No stupid questions! Basically you can print the image off or photocopy it and then i always use masking tape to put onto the wood and then glue the design onto the wood. When you finish the masking tape just peels off and you don’t have to use much abrasive to finish the item. Hope that helps!

      Thanks,

      Adrian

      • Stooby

        I use stick and spray from crafters companion. It is designed as a temporary adhesive in paper crafting. It works brilliantly, I spray it onto the back on the pattern then place that onto the wood. It comes off fine and leaves no residue. I also use it in stack cutting, spreading both sides of a bit of paper, sandwich that between the wood and there is no slip.

  • Stooby

    Where is my post. I put a message up with a picture of my snail. I also asked when you would be posting again Adrian.

  • Adrian Broadhead

    Hi Stooby,

    It doesnt look like your message posted correctly? Can you try again? I’d love to see your picture of the snail! You should be able to attach an image to your comment (click the little icon of a picture and select the image on your computer to upload). If you’re still having difficulties I can give you my email address to send it to?

    I’m currently working on some new posts to come in the near future so keep a look out!

    Take care,

    Adrian

  • Stooby

    Great news Adrian. Here i my snail. I made him from pine as it was all I had to hand and needed to make a present in 2 days. I used teak oil, again if I had longer I would have spent a little more time on the finish. The present was for my sister, 36 and lifeline snail lover. She loved it and kept playing with it.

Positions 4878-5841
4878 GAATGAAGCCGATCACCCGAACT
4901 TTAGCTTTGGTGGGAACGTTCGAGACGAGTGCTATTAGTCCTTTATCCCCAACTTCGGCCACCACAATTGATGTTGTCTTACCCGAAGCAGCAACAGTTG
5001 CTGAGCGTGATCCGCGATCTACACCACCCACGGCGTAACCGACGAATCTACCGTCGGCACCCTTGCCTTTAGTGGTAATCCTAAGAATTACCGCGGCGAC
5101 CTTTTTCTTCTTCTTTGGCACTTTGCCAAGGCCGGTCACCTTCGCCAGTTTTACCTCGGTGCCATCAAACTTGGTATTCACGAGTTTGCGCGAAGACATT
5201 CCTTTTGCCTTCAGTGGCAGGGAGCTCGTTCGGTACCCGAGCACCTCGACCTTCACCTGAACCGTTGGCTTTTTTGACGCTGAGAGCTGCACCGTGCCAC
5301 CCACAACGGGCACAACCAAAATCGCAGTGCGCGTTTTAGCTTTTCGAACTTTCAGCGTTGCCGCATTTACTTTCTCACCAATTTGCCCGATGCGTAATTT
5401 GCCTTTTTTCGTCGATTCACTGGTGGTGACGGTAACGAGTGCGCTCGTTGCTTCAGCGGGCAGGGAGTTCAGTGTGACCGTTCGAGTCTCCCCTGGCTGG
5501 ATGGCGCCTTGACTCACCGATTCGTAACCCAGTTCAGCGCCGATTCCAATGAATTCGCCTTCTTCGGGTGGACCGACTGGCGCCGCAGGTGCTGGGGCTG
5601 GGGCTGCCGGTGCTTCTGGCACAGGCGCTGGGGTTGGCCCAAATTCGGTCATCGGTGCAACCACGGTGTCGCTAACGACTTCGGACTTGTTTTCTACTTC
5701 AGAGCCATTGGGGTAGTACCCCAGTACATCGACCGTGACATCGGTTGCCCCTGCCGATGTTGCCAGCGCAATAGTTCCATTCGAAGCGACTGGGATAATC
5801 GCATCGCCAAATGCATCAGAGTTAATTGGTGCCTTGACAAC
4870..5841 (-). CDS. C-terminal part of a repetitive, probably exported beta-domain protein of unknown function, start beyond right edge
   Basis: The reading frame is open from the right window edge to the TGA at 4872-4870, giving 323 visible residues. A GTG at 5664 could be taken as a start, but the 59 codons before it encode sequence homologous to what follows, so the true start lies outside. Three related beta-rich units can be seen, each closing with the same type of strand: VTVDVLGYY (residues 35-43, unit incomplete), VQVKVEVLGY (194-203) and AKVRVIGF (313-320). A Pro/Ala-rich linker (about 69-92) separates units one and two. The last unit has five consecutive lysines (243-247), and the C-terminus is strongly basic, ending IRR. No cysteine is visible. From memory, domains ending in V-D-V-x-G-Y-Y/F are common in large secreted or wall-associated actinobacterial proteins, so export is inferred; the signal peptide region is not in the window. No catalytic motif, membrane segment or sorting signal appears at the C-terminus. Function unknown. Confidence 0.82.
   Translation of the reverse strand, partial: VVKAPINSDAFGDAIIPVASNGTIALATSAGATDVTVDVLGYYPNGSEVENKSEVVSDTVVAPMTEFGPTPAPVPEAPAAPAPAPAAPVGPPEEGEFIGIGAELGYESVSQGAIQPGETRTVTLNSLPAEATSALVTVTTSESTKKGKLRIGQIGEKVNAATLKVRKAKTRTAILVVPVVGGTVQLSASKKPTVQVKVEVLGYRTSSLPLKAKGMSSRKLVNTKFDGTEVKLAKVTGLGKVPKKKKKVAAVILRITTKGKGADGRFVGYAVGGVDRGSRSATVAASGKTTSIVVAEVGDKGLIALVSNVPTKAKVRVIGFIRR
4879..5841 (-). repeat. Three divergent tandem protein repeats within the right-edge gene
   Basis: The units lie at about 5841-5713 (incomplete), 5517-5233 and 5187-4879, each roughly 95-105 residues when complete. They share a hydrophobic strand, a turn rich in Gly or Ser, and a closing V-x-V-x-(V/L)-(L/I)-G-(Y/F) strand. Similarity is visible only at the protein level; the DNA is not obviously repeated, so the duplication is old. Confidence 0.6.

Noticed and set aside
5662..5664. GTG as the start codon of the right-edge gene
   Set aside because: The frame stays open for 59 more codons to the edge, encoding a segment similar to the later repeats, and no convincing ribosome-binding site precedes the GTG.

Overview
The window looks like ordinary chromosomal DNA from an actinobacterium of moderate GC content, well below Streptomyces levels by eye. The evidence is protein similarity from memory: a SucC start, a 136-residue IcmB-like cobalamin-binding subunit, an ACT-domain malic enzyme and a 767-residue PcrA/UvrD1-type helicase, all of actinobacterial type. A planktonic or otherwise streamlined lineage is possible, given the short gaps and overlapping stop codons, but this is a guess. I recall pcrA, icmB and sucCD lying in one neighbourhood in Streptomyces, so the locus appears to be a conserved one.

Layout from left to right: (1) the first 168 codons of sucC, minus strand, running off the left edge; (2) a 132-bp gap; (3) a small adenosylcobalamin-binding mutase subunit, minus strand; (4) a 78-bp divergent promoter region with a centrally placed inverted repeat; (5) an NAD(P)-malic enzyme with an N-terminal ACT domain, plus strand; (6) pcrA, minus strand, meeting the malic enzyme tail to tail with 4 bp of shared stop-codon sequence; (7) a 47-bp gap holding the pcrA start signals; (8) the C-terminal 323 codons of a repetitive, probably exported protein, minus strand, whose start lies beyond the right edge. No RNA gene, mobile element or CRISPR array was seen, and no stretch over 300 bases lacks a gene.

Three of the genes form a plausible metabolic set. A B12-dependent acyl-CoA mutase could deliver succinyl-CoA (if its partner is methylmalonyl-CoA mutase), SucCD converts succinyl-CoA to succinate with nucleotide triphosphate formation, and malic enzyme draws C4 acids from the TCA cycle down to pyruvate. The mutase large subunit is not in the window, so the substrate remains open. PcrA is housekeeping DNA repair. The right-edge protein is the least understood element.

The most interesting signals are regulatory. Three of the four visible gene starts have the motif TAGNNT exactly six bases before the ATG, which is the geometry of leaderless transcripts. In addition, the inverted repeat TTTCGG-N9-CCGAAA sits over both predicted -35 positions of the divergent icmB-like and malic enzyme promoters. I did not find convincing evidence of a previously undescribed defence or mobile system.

They are great as they are so handleable and can be stood up as well. I’m going to give the bears and elephants a go at some point as well.
    Thanks Adrian.

  • Stooby

    Sorry Adrian that didn’t work again can you let me know how I email you?

  • Grampa

    Hi Adrian I have the 18 inch axminster trade and a joy to use it is here are a few photos of the commissions I have done on it

  • Bryanthebricki

    Hi Adrian I have an 21″ Excalibur scroll saw I have had it for a couple of years now I have done all the setting up and checked everything I can but the only problem I have is vibration if you take the speed control as a clock, at about 2 o clock I get quite a heavy vibration at 3 o clock it goes away at 4 o clock onwards the vibration gets so bad it breaks a No3 blade I have got the saw on a very heavy stand with filled drawers, (too heavy to lift) I feel it is some sort of imbalance either on the motor counterweight or maybe on the linkages I was wondering if any of your readers have had the same problem and if there is any solution, Can’t find any solution on the net any help would be appreciated .
    Thanks Bryan